City Guide to Edinburgh, Scotland

City Guide to Edinburgh, Scotland

RSNO: Stravinsky’s Firebird Naked Classics, Usher Hall, Review

By Barnaby Miln - Posted on 23 February 2013

Show Details
The Usher Hall
Royal Scottish National Orchestra
Stravinsky, The Firebird
Christian Kluxen (conductor), Paul Rissmann (presenter)
Running time: 

The first half of a Naked Classics concert is an exposition of the piece of music the Royal Scottish National Orchestra will play all the way through in the second half. The tickets are £10 each, the printed programme is slim but the seats in the Usher Hall are nearly all full.

It was a full Orchestra on stage, all in black shirt sleeves or dresses, when the conductor, Christian Kluxen, arrived on stage closely followed by Paul Rissmann who is the Naked Classics presenter.

The Orchestra played for a few minutes and stopped. Paul Rissmann, with a large screen hanging above the players at the rear, told us a little of Stravinsky’s background and showed photographs of the people like Rimsky-Korsakov who were influential in his development.

Then he got down to the music for the evening, the ballet score for Firebird written for Diaghilev. He demonstrated how Stravinksy used major and minor thirds not just by having parts of the Orchestra play them but on the screen where the music was printed. But it was cleverly animated and at times showed the relevant keys on a piano keyboard.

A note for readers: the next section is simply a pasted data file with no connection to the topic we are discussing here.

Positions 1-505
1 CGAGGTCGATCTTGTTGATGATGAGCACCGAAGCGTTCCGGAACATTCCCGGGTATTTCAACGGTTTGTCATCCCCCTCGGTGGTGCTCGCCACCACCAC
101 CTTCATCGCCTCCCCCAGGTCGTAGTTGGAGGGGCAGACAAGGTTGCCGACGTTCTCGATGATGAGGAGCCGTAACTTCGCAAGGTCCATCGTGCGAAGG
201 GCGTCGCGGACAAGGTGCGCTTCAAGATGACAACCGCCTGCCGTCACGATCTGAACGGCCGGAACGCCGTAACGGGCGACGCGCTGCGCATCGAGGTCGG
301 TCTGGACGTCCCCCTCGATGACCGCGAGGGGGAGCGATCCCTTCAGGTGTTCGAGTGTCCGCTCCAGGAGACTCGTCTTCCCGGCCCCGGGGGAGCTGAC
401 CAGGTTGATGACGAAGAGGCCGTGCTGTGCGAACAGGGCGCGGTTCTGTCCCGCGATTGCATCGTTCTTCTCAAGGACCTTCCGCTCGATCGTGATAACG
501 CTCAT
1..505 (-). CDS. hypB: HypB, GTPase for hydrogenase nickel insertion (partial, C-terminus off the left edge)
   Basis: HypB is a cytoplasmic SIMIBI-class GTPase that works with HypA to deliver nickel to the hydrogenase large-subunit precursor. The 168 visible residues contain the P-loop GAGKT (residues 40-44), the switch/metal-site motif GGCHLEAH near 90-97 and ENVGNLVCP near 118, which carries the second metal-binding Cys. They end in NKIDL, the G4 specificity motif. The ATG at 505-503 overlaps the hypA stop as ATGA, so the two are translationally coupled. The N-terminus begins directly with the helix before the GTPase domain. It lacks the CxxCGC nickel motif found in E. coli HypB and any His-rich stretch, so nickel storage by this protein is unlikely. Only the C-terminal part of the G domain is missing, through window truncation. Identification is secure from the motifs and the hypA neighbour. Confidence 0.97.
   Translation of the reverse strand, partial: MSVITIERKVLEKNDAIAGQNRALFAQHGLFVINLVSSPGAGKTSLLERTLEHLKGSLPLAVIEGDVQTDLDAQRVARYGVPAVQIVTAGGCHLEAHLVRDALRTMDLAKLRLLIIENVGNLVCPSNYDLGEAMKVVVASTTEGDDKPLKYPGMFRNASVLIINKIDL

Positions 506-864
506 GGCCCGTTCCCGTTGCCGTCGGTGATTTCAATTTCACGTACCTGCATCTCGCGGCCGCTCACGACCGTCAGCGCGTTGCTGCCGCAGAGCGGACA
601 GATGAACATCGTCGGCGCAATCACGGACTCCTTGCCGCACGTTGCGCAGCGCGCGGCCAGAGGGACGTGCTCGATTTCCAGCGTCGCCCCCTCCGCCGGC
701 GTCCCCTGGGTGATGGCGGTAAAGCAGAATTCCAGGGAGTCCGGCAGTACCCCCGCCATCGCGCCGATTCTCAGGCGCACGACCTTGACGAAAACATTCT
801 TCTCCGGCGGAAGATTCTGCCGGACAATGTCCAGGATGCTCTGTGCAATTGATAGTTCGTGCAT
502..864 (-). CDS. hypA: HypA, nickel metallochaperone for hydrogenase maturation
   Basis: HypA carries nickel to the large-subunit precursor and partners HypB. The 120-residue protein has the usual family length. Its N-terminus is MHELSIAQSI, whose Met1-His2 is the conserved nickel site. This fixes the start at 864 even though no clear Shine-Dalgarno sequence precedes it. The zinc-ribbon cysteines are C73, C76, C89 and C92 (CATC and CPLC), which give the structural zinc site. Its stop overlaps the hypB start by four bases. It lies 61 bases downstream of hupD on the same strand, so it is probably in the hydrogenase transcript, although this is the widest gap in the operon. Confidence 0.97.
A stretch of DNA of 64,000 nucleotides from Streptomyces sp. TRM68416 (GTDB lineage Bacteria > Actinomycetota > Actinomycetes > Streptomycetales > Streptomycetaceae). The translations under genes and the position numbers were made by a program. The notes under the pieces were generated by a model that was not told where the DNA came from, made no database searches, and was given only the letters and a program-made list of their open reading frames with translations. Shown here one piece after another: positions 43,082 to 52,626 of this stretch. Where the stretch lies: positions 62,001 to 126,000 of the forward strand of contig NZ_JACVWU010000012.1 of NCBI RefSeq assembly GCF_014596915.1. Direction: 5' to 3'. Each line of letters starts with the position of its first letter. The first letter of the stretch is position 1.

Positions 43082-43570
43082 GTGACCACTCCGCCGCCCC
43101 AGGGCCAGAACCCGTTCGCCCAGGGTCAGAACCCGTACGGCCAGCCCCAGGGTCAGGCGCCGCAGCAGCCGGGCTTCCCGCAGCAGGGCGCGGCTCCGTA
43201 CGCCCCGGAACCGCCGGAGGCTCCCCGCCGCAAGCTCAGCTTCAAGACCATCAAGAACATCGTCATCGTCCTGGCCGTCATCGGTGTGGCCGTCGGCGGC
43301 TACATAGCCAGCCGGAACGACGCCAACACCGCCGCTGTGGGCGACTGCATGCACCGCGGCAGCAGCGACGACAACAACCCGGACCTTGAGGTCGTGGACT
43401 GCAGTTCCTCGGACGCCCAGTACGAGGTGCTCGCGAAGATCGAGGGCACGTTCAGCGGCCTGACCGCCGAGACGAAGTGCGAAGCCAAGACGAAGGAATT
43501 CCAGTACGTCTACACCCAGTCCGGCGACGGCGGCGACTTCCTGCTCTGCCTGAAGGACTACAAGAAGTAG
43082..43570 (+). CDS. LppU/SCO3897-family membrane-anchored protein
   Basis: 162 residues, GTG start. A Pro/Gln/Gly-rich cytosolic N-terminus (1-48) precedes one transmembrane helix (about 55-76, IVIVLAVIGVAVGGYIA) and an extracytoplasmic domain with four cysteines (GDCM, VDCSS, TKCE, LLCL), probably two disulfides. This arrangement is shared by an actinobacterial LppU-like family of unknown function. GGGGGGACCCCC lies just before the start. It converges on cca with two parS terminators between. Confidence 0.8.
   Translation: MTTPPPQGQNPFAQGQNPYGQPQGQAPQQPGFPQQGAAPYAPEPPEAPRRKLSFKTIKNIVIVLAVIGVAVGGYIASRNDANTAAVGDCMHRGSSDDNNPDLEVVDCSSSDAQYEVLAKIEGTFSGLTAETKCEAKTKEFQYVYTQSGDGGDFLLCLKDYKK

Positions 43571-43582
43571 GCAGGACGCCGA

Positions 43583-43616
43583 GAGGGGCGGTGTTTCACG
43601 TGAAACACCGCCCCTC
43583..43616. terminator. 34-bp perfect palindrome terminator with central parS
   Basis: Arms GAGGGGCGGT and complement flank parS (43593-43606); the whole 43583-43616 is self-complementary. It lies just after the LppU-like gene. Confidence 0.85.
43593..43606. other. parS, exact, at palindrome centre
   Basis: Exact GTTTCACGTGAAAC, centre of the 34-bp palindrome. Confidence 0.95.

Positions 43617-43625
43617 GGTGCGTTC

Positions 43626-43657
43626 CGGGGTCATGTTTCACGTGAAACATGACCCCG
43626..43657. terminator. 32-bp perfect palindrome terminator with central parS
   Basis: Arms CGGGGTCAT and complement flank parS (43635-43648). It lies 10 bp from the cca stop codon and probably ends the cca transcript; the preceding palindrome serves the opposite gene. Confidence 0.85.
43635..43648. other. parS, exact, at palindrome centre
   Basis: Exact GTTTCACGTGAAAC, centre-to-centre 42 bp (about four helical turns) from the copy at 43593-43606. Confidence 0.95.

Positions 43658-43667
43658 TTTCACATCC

Bill Chandler, the Leader, demonstrated the unusual sound called harmonic glissando by pressing lightly on different parts of a string whilst going up and down it at the same time. Christian Kluxen told us what it was like to prepare to conduct such a large orchestra in such a complicated work. And after telling us to look out for the four Wagner Tubas placed around the top floor, Ed and Martin with their horns were at the front demonstrating one of Stravinsky’s techniques.

After the interval were all the more prepared to hear in its entirety Igor Stravinsky’s The Firebird - written when the composer was 26 in 1910. A very polished evening.

Event: Friday 22 February 2013 at 7.30pm